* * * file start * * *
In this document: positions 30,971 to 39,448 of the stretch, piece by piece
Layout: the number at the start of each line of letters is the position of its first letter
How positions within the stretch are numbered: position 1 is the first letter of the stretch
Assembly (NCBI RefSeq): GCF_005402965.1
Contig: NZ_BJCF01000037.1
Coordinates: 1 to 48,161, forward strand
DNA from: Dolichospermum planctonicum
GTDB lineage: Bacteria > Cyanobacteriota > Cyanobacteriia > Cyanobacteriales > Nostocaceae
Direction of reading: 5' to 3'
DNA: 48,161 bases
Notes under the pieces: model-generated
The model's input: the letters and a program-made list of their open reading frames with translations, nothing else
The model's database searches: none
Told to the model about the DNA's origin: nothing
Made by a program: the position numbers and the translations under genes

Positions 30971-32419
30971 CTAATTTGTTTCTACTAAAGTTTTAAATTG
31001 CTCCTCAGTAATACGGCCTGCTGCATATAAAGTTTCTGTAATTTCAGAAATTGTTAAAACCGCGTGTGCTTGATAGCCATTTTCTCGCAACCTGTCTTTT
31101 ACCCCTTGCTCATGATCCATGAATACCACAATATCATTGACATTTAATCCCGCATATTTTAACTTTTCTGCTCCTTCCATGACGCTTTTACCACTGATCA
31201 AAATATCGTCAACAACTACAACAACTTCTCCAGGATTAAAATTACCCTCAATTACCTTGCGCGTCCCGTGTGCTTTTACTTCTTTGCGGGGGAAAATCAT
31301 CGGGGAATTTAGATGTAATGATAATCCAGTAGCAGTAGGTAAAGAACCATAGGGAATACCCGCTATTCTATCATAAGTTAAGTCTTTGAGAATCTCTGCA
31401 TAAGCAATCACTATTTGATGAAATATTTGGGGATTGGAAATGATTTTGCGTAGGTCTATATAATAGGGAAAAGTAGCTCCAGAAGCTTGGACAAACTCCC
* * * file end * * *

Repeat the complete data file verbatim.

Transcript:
In this document: positions 30,971 to 39,448 of the stretch, piece by piece
Layout: the number at the start of each line of letters is the position of its first letter
How positions within the stretch are numbered: position 1 is the first letter of the stretch
Assembly (NCBI RefSeq): GCF_005402965.1
Contig: NZ_BJCF01000037.1
Coordinates: 1 to 48,161, forward strand
DNA from: Dolichospermum planctonicum
GTDB lineage: Bacteria > Cyanobacteriota > Cyanobacteriia > Cyanobacteriales > Nostocaceae
Direction of reading: 5' to 3'
DNA: 48,161 bases
Notes under the pieces: model-generated
The model's input: the letters and a program-made list of their open reading frames with translations, nothing else
The model's database searches: none
Told to the model about the DNA's origin: nothing
Made by a program: the position numbers and the translations under genes

Positions 30971-32419
30971 CTAATTTGTTTCTACTAAAGTTTTAAATTG
31001 CTCCTCAGTAATACGGCCTGCTGCATATAAAGTTTCTGTAATTTCAGAAATTGTTAAAACCGCGTGTGCTTGATAGCCATTTTCTCGCAACCTGTCTTTT
31101 ACCCCTTGCTCATGATCCATGAATACCACAATATCATTGACATTTAATCCCGCATATTTTAACTTTTCTGCTCCTTCCATGACGCTTTTACCACTGATCA
31201 AAATATCGTCAACAACTACAACAACTTCTCCAGGATTAAAATTACCCTCAATTACCTTGCGCGTCCCGTGTGCTTTTACTTCTTTGCGGGGGAAAATCAT
31301 CGGGGAATTTAGATGTAATGATAATCCAGTAGCAGTAGGTAAAGAACCATAGGGAATACCCGCTATTCTATCATAAGTTAAGTCTTTGAGAATCTCTGCA
31401 TAAGCAATCACTATTTGATGAAATATTTGGGGATTGGAAATGATTTTGCGTAGGTCTATATAATAGGGAAAAGTAGCTCCAGAAGCTTGGACAAACTCCC